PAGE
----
Publisher: Oxford University Press

ISBN:

Category: History

Page: 175

View: 676

This Very Short Introduction offers a powerfully-written explanation of the Spanish Civil war's complex origins and course, and explores its impact on a personal and international scale. It examines Spanish participation in European resistance movements during World War II and also the ongoing civil war waged politically, economically, judicially and culturally inside Spain by Francoism after its military victory in 1939. During this time, history writing itself became a battleground, and the book charts the Franco regime's attempt to appropriate the past. Graham has provided an ethical reflection on the war in the context of Europe's tumultuous twentieth century, highlighting why it has inspired some of the greatest writers of our time, and how the effects of this regime continue to resonate today in Britain, continental Europe, and beyond.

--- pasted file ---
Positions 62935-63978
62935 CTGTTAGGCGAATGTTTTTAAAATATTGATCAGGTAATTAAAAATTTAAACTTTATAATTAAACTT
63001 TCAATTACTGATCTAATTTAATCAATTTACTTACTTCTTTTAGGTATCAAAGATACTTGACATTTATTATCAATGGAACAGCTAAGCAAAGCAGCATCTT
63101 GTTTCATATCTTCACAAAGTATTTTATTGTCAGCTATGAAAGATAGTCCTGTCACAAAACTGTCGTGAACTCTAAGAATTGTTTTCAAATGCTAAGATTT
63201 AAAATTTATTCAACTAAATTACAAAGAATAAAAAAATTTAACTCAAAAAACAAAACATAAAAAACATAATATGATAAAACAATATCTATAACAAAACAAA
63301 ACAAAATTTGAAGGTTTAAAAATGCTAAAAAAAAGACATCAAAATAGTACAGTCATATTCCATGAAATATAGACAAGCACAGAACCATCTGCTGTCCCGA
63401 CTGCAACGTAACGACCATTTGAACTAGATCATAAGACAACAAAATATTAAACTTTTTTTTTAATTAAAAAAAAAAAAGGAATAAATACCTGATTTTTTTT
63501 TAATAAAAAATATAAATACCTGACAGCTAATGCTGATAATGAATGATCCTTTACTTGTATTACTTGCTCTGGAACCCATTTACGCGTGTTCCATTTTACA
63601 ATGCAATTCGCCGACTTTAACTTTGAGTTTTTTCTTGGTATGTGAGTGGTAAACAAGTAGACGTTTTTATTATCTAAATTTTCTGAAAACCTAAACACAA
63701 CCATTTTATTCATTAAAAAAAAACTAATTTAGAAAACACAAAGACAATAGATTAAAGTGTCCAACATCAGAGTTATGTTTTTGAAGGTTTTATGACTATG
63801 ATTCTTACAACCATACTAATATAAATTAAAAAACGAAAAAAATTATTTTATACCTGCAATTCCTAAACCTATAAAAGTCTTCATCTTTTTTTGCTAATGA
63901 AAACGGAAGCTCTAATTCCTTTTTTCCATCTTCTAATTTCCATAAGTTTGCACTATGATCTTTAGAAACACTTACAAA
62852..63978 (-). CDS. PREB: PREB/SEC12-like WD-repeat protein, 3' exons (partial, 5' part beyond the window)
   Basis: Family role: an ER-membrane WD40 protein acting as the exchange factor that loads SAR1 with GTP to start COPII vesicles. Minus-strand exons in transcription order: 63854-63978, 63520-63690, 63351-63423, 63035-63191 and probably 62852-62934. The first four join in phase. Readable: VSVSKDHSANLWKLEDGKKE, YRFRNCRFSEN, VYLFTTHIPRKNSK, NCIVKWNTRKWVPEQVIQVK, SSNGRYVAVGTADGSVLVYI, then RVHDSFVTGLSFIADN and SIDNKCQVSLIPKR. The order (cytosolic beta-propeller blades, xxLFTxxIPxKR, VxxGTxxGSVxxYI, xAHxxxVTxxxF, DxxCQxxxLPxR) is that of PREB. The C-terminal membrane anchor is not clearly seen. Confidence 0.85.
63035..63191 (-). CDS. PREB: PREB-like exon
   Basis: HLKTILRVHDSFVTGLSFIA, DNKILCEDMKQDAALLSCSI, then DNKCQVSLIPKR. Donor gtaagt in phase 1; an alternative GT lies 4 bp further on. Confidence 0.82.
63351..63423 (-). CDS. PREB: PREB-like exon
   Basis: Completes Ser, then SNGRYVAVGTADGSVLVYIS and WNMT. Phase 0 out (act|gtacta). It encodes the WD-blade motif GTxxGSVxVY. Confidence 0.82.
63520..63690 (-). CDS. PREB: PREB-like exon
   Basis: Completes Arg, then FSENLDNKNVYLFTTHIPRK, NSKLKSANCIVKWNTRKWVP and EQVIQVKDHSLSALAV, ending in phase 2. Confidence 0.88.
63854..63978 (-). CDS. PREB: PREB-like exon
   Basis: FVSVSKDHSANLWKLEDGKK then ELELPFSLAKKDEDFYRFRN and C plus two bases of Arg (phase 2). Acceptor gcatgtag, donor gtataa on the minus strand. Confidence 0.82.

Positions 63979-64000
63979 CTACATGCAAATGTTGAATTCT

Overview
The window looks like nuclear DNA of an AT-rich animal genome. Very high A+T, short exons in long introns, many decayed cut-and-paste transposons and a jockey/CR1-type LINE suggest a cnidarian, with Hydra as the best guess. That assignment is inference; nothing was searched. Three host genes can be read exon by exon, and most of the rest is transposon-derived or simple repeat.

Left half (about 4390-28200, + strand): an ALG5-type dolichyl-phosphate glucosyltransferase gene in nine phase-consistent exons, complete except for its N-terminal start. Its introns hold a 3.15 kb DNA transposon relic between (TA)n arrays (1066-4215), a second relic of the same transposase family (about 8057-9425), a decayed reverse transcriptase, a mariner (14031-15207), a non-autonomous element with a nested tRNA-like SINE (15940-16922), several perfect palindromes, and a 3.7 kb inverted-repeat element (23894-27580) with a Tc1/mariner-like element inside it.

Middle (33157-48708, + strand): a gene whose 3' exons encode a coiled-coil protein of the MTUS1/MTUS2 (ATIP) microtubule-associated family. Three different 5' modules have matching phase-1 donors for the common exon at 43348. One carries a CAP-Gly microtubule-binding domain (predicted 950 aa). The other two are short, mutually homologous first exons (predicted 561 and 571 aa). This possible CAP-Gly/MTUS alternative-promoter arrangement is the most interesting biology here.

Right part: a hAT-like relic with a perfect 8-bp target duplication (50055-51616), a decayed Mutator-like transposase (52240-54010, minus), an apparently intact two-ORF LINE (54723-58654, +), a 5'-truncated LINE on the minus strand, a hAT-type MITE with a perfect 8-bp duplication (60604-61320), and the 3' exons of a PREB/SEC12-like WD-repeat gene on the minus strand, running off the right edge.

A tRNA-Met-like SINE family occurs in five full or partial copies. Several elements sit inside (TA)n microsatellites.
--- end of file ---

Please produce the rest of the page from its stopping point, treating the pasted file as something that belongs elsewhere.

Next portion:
The Cold War: A Very Short Introduction

Author: Robert J. McMahon

Publisher: OUP Oxford

ISBN:

Category: History

Page: 200

View: 874

The massive disorder and economic ruin following the Second World War inevitably predetermined the scope and intensity of the Cold War. But why did it last so long? And what impact did it have on the United States, the Soviet Union, Europe, and the Third World? Finally, how did it affect the broader history of the second half of the twentieth century - what were the human and financial costs? This Very Short Introduction provides a clear and stimulating interpretive overview of the Cold War, one that will both invite debate and encourage deeper investigation. ABOUT THE SERIES: The Very Short Introductions series from Oxford University Press contains hundreds of titles in almost every subject area. These pocket-sized books are the perfect way to get ahead in a new subject quickly. Our expert authors combine facts, analysis, perspective, new ideas, and enthusiasm to make interesting and challenging topics highly readable.